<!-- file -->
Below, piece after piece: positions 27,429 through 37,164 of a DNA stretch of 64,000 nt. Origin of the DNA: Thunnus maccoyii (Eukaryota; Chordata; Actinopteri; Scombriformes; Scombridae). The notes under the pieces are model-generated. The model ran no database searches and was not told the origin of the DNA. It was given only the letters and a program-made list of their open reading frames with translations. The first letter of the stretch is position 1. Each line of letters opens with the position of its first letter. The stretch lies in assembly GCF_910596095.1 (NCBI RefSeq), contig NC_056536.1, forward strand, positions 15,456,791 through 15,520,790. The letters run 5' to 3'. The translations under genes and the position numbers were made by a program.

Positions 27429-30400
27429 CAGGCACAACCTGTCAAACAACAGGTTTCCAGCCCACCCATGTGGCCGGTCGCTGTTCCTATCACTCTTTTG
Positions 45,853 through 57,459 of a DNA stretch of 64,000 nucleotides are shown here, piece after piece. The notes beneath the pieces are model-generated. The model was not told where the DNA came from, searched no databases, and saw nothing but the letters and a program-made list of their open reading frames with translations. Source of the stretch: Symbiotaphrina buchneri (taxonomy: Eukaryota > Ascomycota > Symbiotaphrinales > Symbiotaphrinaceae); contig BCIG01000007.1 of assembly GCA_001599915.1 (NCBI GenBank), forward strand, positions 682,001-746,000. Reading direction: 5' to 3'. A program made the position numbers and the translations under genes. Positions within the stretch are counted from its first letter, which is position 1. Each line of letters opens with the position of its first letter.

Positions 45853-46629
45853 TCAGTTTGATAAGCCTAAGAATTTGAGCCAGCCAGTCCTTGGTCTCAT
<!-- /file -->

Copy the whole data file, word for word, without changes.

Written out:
Below, piece after piece: positions 27,429 through 37,164 of a DNA stretch of 64,000 nt. Origin of the DNA: Thunnus maccoyii (Eukaryota; Chordata; Actinopteri; Scombriformes; Scombridae). The notes under the pieces are model-generated. The model ran no database searches and was not told the origin of the DNA. It was given only the letters and a program-made list of their open reading frames with translations. The first letter of the stretch is position 1. Each line of letters opens with the position of its first letter. The stretch lies in assembly GCF_910596095.1 (NCBI RefSeq), contig NC_056536.1, forward strand, positions 15,456,791 through 15,520,790. The letters run 5' to 3'. The translations under genes and the position numbers were made by a program.

Positions 27429-30400
27429 CAGGCACAACCTGTCAAACAACAGGTTTCCAGCCCACCCATGTGGCCGGTCGCTGTTCCTATCACTCTTTTG
Positions 45,853 through 57,459 of a DNA stretch of 64,000 nucleotides are shown here, piece after piece. The notes beneath the pieces are model-generated. The model was not told where the DNA came from, searched no databases, and saw nothing but the letters and a program-made list of their open reading frames with translations. Source of the stretch: Symbiotaphrina buchneri (taxonomy: Eukaryota > Ascomycota > Symbiotaphrinales > Symbiotaphrinaceae); contig BCIG01000007.1 of assembly GCA_001599915.1 (NCBI GenBank), forward strand, positions 682,001-746,000. Reading direction: 5' to 3'. A program made the position numbers and the translations under genes. Positions within the stretch are counted from its first letter, which is position 1. Each line of letters opens with the position of its first letter.

Positions 45853-46629
45853 TCAGTTTGATAAGCCTAAGAATTTGAGCCAGCCAGTCCTTGGTCTCAT